The web has made things simpler, and as our lives revolve more and more around it, the way we interact with it has become simpler, too. As James Governor puts it:
The most obvious strategic imperative we can learn from the web is simplification. Web companies generally support only a small range of system images for developers to target, which is one of the reasons a company like twitter can support a global user population in the hundreds of millions with a support staff that amounts to a handful of people.
But for years, simplicity has been missing from big companies like IBM, where customers are provided with a seemingly unending list of configurations for their software in an attempt to tailor a product to exact customer specifications.
Even IBM's definition of its User-Centered Design is complicated:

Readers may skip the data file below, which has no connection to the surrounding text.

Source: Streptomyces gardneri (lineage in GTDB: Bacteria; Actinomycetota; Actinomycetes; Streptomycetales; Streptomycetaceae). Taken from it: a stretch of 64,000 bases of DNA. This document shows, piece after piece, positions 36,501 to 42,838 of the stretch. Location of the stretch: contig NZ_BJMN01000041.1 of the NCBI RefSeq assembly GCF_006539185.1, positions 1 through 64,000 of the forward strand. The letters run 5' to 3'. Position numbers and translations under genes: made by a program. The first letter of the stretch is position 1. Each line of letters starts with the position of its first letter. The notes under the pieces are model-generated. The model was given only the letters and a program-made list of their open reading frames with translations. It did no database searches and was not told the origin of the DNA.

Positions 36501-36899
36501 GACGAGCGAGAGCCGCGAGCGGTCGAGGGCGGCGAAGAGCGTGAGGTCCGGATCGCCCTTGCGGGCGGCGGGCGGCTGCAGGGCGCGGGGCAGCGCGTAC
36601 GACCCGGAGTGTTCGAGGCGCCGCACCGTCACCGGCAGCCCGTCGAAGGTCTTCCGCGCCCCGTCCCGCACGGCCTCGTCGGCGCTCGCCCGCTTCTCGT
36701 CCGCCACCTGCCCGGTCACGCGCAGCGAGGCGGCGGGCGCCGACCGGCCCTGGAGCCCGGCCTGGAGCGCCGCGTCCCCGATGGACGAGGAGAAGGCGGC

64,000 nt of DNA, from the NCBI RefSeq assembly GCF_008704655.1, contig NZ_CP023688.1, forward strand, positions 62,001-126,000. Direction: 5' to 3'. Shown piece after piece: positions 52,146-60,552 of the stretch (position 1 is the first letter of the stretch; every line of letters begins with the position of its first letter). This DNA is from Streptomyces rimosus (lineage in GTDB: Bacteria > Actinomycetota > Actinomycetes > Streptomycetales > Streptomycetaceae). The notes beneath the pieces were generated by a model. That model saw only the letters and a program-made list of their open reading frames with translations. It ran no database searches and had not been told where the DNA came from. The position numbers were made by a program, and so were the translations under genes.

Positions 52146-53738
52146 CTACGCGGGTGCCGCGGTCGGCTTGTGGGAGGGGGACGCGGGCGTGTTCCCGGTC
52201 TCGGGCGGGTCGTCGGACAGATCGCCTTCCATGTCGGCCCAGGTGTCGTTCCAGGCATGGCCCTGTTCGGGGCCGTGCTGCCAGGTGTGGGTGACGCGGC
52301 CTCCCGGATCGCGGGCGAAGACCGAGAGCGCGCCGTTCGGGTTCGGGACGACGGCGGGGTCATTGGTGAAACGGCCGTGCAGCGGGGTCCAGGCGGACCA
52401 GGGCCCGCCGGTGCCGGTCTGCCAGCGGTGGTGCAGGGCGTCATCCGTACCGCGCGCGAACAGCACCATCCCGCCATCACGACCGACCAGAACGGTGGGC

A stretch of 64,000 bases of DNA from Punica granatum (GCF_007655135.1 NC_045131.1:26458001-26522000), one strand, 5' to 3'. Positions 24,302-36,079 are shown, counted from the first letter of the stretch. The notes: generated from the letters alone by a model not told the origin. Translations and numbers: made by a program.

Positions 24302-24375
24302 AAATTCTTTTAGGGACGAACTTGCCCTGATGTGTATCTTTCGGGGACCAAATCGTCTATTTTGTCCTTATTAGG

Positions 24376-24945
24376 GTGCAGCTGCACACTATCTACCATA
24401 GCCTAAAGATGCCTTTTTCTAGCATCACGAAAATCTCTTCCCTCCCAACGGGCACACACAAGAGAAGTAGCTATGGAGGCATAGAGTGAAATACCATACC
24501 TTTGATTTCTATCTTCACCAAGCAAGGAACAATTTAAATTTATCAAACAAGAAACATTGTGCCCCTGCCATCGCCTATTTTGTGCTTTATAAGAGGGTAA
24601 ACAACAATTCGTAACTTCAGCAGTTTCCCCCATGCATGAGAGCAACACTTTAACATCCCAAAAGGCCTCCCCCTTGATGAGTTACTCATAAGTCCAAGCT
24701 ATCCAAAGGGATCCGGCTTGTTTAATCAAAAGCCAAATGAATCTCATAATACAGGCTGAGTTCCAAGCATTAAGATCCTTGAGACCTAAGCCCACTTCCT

User-Centered Design is a well-established process that is used by IBM and many other organizations to deliver products that meet users' expectations. This process has been supplemented by the Outside-In Design approach, which brings a focus on...
...blah, blah, blah...This approach may have impressed clients at first, but has now created a system of headaches and nightmares. However, now it seems a novel concept is quietly making in-roads at companies like IBM: Keep it Simple. The Intelligent Operations Center, the latest IBM Smarter Cities portfolio addition, is the beginning of what hopes to be a flood of new packages available with limited variations. Providing "operational insight into daily city operations through centralized intelligence," the Intelligent Operations Center has four basic configurations:
- Large On-Premises
- Large SaaS
- Small On-Premises
- Small SaaS packages
And that's it. By eliminating further variations, IBM can hopefully focus on improving the four configurations it provides, ultimately leading to better products for the client and improved customer service.
Of course, a full transition to smarter, simpler software will take time, and IBM will likely roll out plenty of products built on the old value system of complexity and customizability. But if the Smarter Cities packages are any indication, an internal change is in place at IBM, and a "Smarter Company" could be on the rise.